u/Tigertemprr · 3 pointsr/graphicnovels

All Ages

u/roxypepper · 5 pointsr/graphicnovels

The Hilda series by Luke Pearson is really great. I think Hilda and the Troll is the first one, but I don't think they necessarily need to be read in order.

Also, all the Raina Telgemeier. She has Smile, Sisters, Drama, and Ghosts, as well as graphic novel versions of the Babysitter's Club books that are fantastic. And Roller Girl by Victoria Jamieson.

u/mpaw975 · 3 pointsr/graphicnovels

"In bulk" is kind of a funny criterion. Do you ever hear someone asking for a really long book? I think you'll find that the GNs on the sidebar are all amazing, even though they don't come in a large collection.

That being said, I think the complete Bone collection is decently priced ($22 !!). The paperback version of the complete Calvin & Hobbes looks to be priced insanely cheaply ($62) for the quality. It also looks like you can get the entire Y: The Last Man collection for $100.

I've built my collection (relatively) cheaply as follows:

  • Get a list of the main books you want in your collection

  • Check their prices on amazon to get an idea of their usual retail price and their sale price (which in many cases is %50 to %66 of the sticker price)

  • Check your local used book store. (This is usually the cheapest option)

  • Check the bargain bins at the big book stores. (You can sometimes get a real steal)

  • Repeat these last two steps over and over.

  • If you really want something break down and get it on Amazon.

  • I rarely buy books from big book stores at retail price. I can't bring myself to pay 40$+ for a volume of Akira that is printed on newspaper. Argh!

  • If I am going to pay full price for a comic I make sure that I buy it from my local comic shop.

    edit: formatting

u/zscan · 7 pointsr/graphicnovels

I would start with finished non-superhero series. There are great superhero comics or story arcs, but imho it's more difficult to recommend something. So I'd start by recommending Chew and Transmetropolitan. Another favorite of mine is "I Hate Fairyland" by Skottie Young. The thing that brought me to comics was Sandman by Neil Gaiman. I also really like The Incal by Jodorowsky/Moebius. Those last two are great, but maybe not for everyone going into comics. The graphic novel with the most impact on me was probably Daytripper by Fábio Moon and Gabriel Bá.

u/lennon818 · 1 pointr/graphicnovels

We are currently in a golden age of Graphic Novels. My favorite thing is Monsters is the best graphic novel written in the last ten years. Anything (non superhero) by Jeff Lemire. The Hana Barbara reboots (Flintstones and Snagelpuss) are amazing. Fun Home is heartbreaking. Asterios Polyp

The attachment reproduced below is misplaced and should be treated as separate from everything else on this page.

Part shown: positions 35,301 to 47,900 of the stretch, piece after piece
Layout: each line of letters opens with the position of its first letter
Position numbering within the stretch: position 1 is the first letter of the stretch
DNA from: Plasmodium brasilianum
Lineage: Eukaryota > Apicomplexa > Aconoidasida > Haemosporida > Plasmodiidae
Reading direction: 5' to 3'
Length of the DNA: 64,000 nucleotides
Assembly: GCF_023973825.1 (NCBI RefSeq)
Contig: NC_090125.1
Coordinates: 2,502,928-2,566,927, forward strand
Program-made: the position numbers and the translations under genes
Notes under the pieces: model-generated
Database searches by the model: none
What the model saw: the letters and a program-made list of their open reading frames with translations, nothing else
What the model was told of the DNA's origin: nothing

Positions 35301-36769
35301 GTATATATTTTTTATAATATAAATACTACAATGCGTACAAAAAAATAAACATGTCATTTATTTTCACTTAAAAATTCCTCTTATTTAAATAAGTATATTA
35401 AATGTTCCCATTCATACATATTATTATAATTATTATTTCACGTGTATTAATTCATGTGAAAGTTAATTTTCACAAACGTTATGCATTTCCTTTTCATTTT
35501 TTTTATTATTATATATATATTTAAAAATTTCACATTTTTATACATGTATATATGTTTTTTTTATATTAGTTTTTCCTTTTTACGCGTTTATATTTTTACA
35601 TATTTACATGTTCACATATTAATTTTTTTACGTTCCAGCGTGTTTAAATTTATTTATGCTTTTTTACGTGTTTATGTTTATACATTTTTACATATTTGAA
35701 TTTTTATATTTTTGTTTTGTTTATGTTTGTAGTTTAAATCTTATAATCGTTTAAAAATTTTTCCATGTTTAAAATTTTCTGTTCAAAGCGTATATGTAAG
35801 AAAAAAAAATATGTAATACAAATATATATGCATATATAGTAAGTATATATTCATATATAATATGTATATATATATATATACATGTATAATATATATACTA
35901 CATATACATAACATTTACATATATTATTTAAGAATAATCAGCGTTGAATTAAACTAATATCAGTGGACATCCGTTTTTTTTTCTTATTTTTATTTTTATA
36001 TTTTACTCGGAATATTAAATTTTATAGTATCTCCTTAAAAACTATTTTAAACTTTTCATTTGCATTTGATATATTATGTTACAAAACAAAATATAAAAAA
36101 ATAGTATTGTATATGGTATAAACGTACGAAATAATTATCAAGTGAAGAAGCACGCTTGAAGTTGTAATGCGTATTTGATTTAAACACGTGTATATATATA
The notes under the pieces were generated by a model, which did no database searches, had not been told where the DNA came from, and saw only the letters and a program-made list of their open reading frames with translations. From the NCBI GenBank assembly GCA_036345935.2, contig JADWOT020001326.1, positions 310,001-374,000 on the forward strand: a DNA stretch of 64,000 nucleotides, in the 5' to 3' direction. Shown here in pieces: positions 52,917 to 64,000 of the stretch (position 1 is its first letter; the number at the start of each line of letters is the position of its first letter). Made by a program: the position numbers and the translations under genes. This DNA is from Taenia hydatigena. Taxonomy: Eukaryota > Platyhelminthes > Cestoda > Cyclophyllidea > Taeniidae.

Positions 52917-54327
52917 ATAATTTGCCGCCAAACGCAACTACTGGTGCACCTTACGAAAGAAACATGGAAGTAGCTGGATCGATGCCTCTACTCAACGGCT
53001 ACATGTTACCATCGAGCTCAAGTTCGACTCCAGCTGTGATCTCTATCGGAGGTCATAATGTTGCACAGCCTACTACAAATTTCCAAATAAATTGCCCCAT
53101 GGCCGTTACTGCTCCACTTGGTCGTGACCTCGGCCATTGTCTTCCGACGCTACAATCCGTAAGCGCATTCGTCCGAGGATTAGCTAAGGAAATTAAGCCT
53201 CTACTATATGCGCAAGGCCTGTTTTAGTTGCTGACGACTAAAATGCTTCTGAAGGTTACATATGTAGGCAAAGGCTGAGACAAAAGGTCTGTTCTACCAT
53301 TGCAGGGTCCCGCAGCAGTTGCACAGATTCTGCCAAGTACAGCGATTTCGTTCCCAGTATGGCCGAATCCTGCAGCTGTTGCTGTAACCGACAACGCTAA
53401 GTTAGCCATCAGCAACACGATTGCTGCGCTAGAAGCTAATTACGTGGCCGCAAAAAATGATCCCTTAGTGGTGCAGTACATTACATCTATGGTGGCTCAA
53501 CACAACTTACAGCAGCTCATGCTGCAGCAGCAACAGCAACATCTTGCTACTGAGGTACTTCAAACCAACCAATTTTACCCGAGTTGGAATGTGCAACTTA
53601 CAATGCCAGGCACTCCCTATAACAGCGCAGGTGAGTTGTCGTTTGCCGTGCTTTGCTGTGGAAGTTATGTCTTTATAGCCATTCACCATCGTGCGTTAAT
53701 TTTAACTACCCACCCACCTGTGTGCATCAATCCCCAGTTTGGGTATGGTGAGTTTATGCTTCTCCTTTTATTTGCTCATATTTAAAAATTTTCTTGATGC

u/piperson · 11 pointsr/graphicnovels

Barefoot Gen is written by a survivor of the atomic bomb on Hiroshima. It's very moving and raw and personally I think it's better than Maus or Blankets. It should be required reading in all schools.

Persepolis is another amazing read. It's written by someone who grew up in Iran and witnessed and ran away from the revolution in the late 70's. It shows that the people in Iran and that part of the world are just like us, though because of America's (and other foreign powers) intervention, has become really conservative and hostile. I think this is another book that should be required reading in schools.

Fun Home is another personal tale about a woman's recollections of growing up and about her father.

Adrian Tomine's Shortcomings Adrian often writes very personal stories that are heart felt and touching.

American Born Chinese Gene Yang writes about growing up as an Asian American.

Epileptic French, David B writes about his Epileptic brother.

u/GogEguGem · 16 pointsr/graphicnovels

I've found Maus, which you might've heard of, to be an effective gateway drug. It's standalone and doesn't require any previous intimacy with the medium to be enjoyed.

If you are looking for something on the lighter side of things, Bone is a fantastic comedy/action adventure. I recommend the ridiculously priceworthy 1300 pages all-in-one edition ($23!).

u/ptitz · 4 pointsr/graphicnovels

Maybe he likes Asterios Polyp. It's not superhero stuff, but it's nice and the hardcover edition looks super fancy.

u/p00monger · 3 pointsr/graphicnovels

Charles Burns does some nice trippy stuff, you should definately check him out. I would recommend the X'ed out trilogy for maximum trippiness:

Black hole is also sweet:

If you're into surrealism you could look up Ed the Happy Clown by Chester Brown

From an Amazon customer's review:
"Yummy Fur focuses on Ed, a hapless clown living in a dystopian world filled with callous doctors, evil police and truly mad scientists. The story kicks in when Ed finds a severed hand under his bed, and mistaking it for something left by the tooth fairy, reports his findings to the police, only to be thrown in jail. What follows is a quick descent into a world filled with sewer dwelling pygmies, a beautiful vampire, a President from another dimension and an increasingly uncomfortable view of how inhuman man can really be."

u/drmcst · 5 pointsr/graphicnovels

If you ever feel like getting into the superhero side of things, another great series is Frank Miller's Daredevil run. It's collected in Omnibus format as well as three less pricey paperbacks, along with Man Without Fear and Born Again. His run is darker than your typical capes story, so it should be right up your alley.